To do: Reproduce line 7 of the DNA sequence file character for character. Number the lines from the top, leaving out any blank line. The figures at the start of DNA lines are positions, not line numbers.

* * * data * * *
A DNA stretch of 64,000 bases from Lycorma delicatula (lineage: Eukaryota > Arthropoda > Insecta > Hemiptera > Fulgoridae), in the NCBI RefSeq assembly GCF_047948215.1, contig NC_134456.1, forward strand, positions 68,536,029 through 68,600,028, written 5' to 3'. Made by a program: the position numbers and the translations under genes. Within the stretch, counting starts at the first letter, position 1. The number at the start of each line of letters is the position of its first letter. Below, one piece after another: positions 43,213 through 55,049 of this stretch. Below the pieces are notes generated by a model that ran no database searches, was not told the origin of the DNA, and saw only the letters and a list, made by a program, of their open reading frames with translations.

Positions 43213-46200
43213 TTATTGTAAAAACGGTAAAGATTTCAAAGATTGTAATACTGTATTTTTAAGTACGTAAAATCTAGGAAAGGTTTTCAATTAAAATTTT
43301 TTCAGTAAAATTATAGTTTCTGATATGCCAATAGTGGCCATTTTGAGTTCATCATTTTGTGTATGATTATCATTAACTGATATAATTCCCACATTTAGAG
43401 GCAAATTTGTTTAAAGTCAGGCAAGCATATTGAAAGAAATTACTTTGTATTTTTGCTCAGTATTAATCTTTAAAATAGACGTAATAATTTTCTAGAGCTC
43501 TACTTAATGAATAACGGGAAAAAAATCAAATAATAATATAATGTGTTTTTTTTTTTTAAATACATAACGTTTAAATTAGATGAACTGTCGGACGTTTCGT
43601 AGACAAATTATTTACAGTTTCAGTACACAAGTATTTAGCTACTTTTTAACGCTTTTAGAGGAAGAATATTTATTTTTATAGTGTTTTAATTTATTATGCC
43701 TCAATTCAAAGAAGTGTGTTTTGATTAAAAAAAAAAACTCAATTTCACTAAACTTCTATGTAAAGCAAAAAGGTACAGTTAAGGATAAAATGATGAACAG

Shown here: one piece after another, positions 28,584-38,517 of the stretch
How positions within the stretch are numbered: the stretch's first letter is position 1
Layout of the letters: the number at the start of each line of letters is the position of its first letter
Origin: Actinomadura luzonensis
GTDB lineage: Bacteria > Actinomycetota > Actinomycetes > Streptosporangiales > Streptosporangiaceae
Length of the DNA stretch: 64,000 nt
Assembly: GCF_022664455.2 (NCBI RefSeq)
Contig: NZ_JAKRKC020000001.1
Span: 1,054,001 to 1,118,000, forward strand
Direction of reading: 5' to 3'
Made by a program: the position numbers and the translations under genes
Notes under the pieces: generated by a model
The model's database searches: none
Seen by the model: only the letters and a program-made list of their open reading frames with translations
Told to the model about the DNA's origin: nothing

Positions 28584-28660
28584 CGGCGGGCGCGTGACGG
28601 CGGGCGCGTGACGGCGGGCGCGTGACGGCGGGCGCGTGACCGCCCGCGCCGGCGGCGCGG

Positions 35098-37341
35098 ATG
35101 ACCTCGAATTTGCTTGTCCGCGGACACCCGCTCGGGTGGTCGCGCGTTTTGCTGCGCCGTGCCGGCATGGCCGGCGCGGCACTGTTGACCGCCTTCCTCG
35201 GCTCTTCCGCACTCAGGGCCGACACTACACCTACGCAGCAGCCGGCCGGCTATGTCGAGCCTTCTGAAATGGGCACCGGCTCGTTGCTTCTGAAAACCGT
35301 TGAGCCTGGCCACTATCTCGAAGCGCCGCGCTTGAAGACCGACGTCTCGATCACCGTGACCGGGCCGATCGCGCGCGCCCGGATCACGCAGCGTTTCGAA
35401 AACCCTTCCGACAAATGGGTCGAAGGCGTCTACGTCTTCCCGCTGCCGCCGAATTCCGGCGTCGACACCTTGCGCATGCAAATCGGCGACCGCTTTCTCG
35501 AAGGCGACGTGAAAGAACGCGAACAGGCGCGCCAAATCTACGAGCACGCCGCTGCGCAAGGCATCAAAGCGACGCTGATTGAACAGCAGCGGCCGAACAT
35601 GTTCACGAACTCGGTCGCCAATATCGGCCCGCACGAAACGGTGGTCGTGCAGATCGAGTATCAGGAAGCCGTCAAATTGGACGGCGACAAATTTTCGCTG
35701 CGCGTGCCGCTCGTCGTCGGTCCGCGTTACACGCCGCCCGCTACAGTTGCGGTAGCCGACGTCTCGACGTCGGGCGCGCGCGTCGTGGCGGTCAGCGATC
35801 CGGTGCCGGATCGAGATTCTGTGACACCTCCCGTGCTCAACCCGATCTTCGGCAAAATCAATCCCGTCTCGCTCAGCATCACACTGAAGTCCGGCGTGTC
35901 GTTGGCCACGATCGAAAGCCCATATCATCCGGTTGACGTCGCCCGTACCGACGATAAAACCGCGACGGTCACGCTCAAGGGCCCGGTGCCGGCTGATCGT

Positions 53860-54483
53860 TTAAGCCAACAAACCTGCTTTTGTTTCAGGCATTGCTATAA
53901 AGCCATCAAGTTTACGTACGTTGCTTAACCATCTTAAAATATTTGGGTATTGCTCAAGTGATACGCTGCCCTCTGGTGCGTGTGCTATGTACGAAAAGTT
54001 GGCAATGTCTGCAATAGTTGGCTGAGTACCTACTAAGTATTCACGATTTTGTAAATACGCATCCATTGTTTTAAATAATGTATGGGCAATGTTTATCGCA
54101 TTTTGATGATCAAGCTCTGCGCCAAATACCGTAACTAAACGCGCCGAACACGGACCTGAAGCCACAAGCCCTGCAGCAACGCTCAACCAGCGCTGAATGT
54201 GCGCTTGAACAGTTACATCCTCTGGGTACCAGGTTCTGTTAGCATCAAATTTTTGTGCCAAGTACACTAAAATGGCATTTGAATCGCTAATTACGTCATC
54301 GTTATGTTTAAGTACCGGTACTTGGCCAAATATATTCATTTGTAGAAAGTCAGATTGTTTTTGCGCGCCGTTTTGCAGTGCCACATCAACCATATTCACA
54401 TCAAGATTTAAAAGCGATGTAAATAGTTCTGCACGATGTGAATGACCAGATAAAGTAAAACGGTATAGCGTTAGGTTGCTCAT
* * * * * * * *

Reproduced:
43601 AGACAAATTATTTACAGTTTCAGTACACAAGTATTTAGCTACTTTTTAACGCTTTTAGAGGAAGAATATTTATTTTTATAGTGTTTTAATTTATTATGCC